The 'Museum' Experience

Thursday, October 18 - 12:45pm to 2:00pm


Clark Bernat, Manager, City of Niagara Falls Museums; Martha Barnes, Associate Professor, Recreation and Leisure, Brock University

Download the presentation materials (6.5 MB)

Clark Bernat
Clark Bernat, Manager, City of Niagara Falls Museums
The Museum Experience
The Museum Experience



Session Description

Often we are critical of themed based businesses that use the term 'museum', by definition, we are correct that quite often they are not museums, however, for marketing purposes they have chosen to use this term for their benefit - for profit or maybe for legitimacy, either way, profit driven museums have been a part of the Niagara Falls cultural landscape since 1827. Moreover, visitors tend to heavily support this form of museum experience with attendance numbers often outweighing those seen in public museums.

Based on research being conducted in the summer of 2012, we will provide insight into the visitor and local community habits in the Niagara region and evaluate the 'museum' experience as it relates to three very unique experiences.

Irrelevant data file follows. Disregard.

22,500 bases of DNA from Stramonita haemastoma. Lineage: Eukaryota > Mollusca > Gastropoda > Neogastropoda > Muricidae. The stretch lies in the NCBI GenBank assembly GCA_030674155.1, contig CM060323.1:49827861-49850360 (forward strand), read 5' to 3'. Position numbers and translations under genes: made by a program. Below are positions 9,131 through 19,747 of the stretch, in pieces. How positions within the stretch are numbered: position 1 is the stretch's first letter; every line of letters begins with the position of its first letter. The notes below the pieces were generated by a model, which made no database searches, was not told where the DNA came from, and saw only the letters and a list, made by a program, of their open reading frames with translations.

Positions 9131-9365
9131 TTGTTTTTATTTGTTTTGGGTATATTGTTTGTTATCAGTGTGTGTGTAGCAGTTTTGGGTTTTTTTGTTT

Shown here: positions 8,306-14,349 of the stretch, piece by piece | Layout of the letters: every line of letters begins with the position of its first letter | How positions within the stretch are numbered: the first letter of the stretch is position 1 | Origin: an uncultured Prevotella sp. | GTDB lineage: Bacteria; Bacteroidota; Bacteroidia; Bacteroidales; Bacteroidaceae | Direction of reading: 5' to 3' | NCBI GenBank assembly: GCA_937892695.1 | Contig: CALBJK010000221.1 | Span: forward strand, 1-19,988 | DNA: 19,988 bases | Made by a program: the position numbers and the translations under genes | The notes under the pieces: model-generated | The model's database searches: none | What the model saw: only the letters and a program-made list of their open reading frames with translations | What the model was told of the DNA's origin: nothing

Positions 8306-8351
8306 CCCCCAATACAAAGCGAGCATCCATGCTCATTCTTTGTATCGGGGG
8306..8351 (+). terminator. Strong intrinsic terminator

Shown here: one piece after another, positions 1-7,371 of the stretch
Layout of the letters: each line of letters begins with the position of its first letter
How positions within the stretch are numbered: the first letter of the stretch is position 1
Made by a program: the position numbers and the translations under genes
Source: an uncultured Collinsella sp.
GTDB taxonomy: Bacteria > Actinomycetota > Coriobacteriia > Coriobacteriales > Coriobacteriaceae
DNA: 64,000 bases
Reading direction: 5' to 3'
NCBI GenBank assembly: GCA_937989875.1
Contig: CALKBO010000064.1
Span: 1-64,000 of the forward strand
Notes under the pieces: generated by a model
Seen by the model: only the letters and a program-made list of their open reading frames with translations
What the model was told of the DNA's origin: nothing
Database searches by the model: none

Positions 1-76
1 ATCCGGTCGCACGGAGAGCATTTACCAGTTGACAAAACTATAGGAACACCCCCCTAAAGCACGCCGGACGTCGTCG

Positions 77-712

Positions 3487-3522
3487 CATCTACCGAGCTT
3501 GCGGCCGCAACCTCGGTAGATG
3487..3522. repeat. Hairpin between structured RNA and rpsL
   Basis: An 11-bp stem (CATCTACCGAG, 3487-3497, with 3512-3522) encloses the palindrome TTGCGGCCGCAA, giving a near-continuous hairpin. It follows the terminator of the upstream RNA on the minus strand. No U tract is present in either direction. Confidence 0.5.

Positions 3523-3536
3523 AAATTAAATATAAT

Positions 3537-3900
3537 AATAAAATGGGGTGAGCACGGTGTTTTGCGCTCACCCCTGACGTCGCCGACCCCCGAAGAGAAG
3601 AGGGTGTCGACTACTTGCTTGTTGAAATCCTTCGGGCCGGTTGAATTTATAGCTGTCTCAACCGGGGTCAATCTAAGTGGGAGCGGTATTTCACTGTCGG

Utilizing existing surveys used at other similar visitor based educational institutions, this research will examine what motivates visitors to attend one type of museum over others. Past research has suggested that individuals visit museums for reasons including fulfilling educational interests, being with family, and as a form of escaping routine. Data will be collected in three settings: a private entertainment/themed 'museum' (the Clifton Hill experience), a profit driven but more educationally based museum (i.e. Butterfly Conservatory or Bird Kingdom), and a more traditional community museum. This research will examine both motivation and satisfaction of visitors to these museums.

This research and the presentation will provide our sector with an understanding on visitor choices and decisions for visiting such institutions and provide community museums with a clearer understanding of visitor expectations. Furthermore, insights into how culture tourism fits within an intense popular culture atmosphere and possibly a clearer picture on how best to market ourselves to new audiences who partake in 'museum' experiences but don't visit other cultural venues will be gleaned.

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Return to 2012 Schedule at a Glance.